Writer Spotlight: Clare Weze
With the Writer Spotlight Series, we create a positive image for Black girls to refer to, by having conversations with different writers and illustrators. This month we have been doing Q&As with many writers, to get to know more about them and their work. Here, we are showcasing all the questions we have asked Clare the author of The Lightning Catcher. You can find more book reviews in our current issue, available to buy here
Sadé really enjoyed reading The Lightning Catcher, especially the scientific facts. Could you share with us a favourite part of the story, and why?
I love the part where Alfie starts to learn where Whizzy came from. The sun is sometimes neglected in fiction, but while researching this book I came across so many exciting facts about it. Blending amazing facts into an adventure story and having Alfie and Sam discover things as they went along was one of my favourite parts. Another favourite was writing Lily, as her frustration with Alfie really entertained me. Early drafts of the book were written when my children were the same age as the siblings in The Lightning Catcher, and the interplay between them was better than watching TV!
What inspired the idea for the book?
The setting came first, and I remember where I was when the first ideas crept up on me. I was at a jumble sale with my children – the same one Alfie is dragged to in The Lightning Catcher, funnily enough! Someone was asking where we lived and as I described our house, the eyes of a listening child began to pop out on stalks, and I realised how isolated and spooky I was making our house sound. It’s down a lonely lane with fields all around and in the right kind of weather, it can look quite menacing. There are trees that stand sentinel and thrash about in the wind. I’ve always loved weather, but those trees gave me the idea for the main plot of the book. Once I had Alfie, he took over. He’s the best character who has ever come to me because his voice is so strong and he knows exactly what he wants.
What age were you when you first dreamed of writing a book?
I wrote my first story at the age of eight in an exercise book, but really, as soon as I found out what books were and that people wrote them, I wanted to be a writer. Around the age of ten or eleven I discovered A Dog So Small by Philippa Pearce, which had a huge influence on me. The Moomin books by Tove Jansson also inspired me, but after that first tiny book at eight, I didn’t write any more fiction until I was in my early twenties. I think I wanted to read a lot instead, and take time to figure things out. I was also hungry for life experiences, so spent time doing rather than writing. With hindsight I would change that and try to do both!
What do you hope young readers will take away from The Lightning Catcher?
I hope they’ll be inspired to persevere against the odds, just like Alfie! I also hope they’ll be curious about the scientific nuggets Alfie and Sam found. Most of all, I just want readers to enjoy the company of all the characters, perhaps go away with a soft spot for Whizzy, and laugh at Alfie’s zany humour.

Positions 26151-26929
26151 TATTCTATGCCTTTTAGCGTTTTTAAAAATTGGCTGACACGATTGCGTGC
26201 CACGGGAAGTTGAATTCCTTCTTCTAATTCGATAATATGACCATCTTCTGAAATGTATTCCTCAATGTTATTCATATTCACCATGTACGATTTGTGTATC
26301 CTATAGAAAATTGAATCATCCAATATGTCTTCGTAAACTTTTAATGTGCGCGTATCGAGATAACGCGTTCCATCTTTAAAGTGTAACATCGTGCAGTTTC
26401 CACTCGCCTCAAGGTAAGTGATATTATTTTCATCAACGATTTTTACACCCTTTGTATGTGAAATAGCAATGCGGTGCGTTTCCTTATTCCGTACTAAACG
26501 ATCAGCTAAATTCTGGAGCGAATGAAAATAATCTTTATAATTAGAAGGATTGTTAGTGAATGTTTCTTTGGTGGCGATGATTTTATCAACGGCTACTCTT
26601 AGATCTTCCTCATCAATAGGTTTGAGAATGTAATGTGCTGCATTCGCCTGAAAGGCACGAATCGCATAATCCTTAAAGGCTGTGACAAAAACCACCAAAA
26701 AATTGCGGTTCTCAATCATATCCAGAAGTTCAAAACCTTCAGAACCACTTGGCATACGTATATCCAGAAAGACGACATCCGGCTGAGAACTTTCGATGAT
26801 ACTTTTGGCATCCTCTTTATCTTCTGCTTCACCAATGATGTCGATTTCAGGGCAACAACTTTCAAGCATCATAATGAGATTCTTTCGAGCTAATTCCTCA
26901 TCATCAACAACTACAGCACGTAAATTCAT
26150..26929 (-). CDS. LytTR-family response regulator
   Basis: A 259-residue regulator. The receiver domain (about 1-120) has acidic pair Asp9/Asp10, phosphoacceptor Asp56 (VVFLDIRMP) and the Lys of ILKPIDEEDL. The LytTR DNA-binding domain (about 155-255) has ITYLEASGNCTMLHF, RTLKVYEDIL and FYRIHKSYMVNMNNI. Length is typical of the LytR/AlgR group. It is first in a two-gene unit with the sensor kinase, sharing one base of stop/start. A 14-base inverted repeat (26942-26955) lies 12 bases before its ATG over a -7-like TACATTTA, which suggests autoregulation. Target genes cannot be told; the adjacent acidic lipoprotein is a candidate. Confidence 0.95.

You won the Northern Writers Award in 2016, what was the journey like after winning such a great award?
It was a very exciting journey, because there’s a special introduction to agents as part of the award, accompanied by a short one-day course on how to pitch your novel verbally. As it turned out, The Lightning Catcher attracted the attention of an agent a couple of years after I won the award, but it definitely made a difference because when people know your work has been taken seriously, they take a closer look.
What advice do you have for young aspiring writers?
Write and read as much as you can, and experiment with different styles. It can be useful to find a favourite passage, character or theme in a book you love and try to figure out why it’s working so well, and what aspects of that technique you could apply to your own writing. Most of all, have fun with the characters and keep notebooks or files of funny or silly little things you’ve noticed in the world around you. Often it’s the smallest things that can be worked up into the best stories. I wish I’d started smaller earlier, as I spent a lot of my teenage years (and early twenties) waiting for that big plot idea to land, as I didn’t realised plots could be grown from small seeds.
Lastly, what are you currently reading?
I’m reading The Wolf Road by Richard Lambert, and loving it. It has one of the most gripping openings I’ve ever read, and I can’t wait to see what else he’s written.
The Lightning Catcher by Clare Weze | Bloomsbury |
Available from Bookshop.org
About the Author
Clare Weze grew up in London and Yorkshire and has British and Nigerian heritage. She writes for both adults and children and has always written around her day job, starting out as a hairdresser in London’s West End, then moving on to a science degree, postgraduate studies and work in the fields of biomedical and environmental research.